We cannot despair.  We remain a parliamentary democracy and the government must answer to elected MPs.  Every seat denied the Conservatives, indeed every seat they hold by only a slender margin, brings them closer to scrutiny.  Though left centre parties face defeat, it is still worth campaigning.

A progressive alliance, as called for by the Green Party, is unlikely to deliver a left centre government but it can make it harder for Theresa May to narrow state-funded healthcare provision or impose divisive education policies: she may be opposed by some in her own side as well as by a slightly stronger opposition.  What we do now may help sow the seeds of change for the future.

In at least one seat there are moves to give an anti-Tory candidate a clear run.   Lists of marginal constituencies and how to vote tactically are starting to circulate on-line.  A think tank, Compass, is crowd funding for a website to help people build non-partisan alliances.  Small groups seem to be springing up of non-aligned inexperienced people, wanting to know how to help.

I think we need a non-partisan campaigning handbook if we are to make democracy work for us.  One of the earliest tasks is to work to increase voter registration.  Even if local parties cannot make way for a joint candidate, might they at least cooperate on that?

 

 

 

 

 

Alternative versions

Alfred Stevens 1817-75 “Truth and Falsehood”: Truth tears out the double tongue of Falsehood and pushes aside the mask concealing his grotesque features.  His serpent tails are exposed beneath the drapery.  The group and its companion, “Valour and Cowardice”, are full size models for the bronze groups on the huge monument to the Duke of Wellington in St Paul’s Cathedral.  London.  Plaster.  [explanatory notes on plaque, Victoria and Albert museum].

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The current relevance of the statue is immediately obvious.  However, my mind was thrown back to 1999 when a cabinet minister declared eloquently “If it falls to me to start a fight to cut out the cancer of bent and twisted journalism in our country with the simple sword of truth and the trusty shield of British fair play, so be it. I am ready for the fight. The fight against falsehood and those who peddle it”.  The resulting action led to his being jailed for perjury.  I am sure the image shown here is of Truth defeating what were then Falsehoods which we now hold true: religious dogma defeating rationalism, self interest overcoming balanced enquiry, empire over civil society, autocracy scourging democracy.  When the powerful shout loudly about the lies of others and frustrate open scrutiny, it is to cover their deceits.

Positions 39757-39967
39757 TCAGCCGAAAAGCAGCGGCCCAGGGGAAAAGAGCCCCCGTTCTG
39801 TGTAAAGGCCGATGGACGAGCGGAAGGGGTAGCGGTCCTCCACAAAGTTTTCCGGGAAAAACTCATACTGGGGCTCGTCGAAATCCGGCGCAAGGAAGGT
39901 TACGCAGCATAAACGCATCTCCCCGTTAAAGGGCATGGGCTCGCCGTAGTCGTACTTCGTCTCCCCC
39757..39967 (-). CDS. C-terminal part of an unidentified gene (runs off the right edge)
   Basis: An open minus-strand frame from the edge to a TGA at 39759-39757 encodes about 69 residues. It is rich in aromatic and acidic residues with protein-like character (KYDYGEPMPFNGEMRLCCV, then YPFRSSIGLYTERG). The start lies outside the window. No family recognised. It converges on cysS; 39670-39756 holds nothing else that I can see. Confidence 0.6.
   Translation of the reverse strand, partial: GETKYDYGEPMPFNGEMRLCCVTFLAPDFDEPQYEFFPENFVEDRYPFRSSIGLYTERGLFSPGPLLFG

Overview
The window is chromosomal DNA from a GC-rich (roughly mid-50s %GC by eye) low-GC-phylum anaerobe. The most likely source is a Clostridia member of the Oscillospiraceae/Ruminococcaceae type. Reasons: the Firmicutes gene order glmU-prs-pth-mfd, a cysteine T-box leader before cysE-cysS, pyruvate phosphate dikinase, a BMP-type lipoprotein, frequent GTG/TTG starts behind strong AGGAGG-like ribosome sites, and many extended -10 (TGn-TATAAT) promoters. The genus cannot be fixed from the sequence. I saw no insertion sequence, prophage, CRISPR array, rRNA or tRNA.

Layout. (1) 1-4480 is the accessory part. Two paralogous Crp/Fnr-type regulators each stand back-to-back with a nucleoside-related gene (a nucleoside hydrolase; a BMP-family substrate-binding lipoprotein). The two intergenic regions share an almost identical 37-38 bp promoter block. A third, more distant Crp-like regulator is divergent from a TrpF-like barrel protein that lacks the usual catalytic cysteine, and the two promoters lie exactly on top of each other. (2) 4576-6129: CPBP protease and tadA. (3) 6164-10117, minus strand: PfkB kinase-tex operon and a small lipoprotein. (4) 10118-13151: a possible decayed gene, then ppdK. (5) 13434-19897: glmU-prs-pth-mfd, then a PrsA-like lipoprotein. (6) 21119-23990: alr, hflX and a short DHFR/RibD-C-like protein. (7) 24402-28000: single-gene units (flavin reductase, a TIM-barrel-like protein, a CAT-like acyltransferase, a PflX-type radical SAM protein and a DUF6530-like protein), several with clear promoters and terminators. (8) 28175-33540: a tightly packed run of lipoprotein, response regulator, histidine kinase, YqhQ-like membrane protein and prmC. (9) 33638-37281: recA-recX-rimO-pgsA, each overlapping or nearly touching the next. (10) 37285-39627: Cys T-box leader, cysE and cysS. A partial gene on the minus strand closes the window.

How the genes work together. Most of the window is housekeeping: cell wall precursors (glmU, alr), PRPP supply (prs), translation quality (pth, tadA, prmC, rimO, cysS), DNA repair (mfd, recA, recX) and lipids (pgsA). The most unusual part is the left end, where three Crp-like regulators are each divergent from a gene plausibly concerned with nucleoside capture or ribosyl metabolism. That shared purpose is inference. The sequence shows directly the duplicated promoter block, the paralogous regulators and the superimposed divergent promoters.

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Here are alternative versions of my sketches undertaken at the Victoria and Albert a week ago, reworked with conte crayon, paint, knife and (in the third image) digitally enhanced black tones.  Rodin’s tortured twisted Muse spoke  of a deeper truth than Stevens’ allegorical statue, of the anguish and beauty of human existence.  The theatre masks are props to tell a fictional narrative but when the narrative finishes, the masks are removed.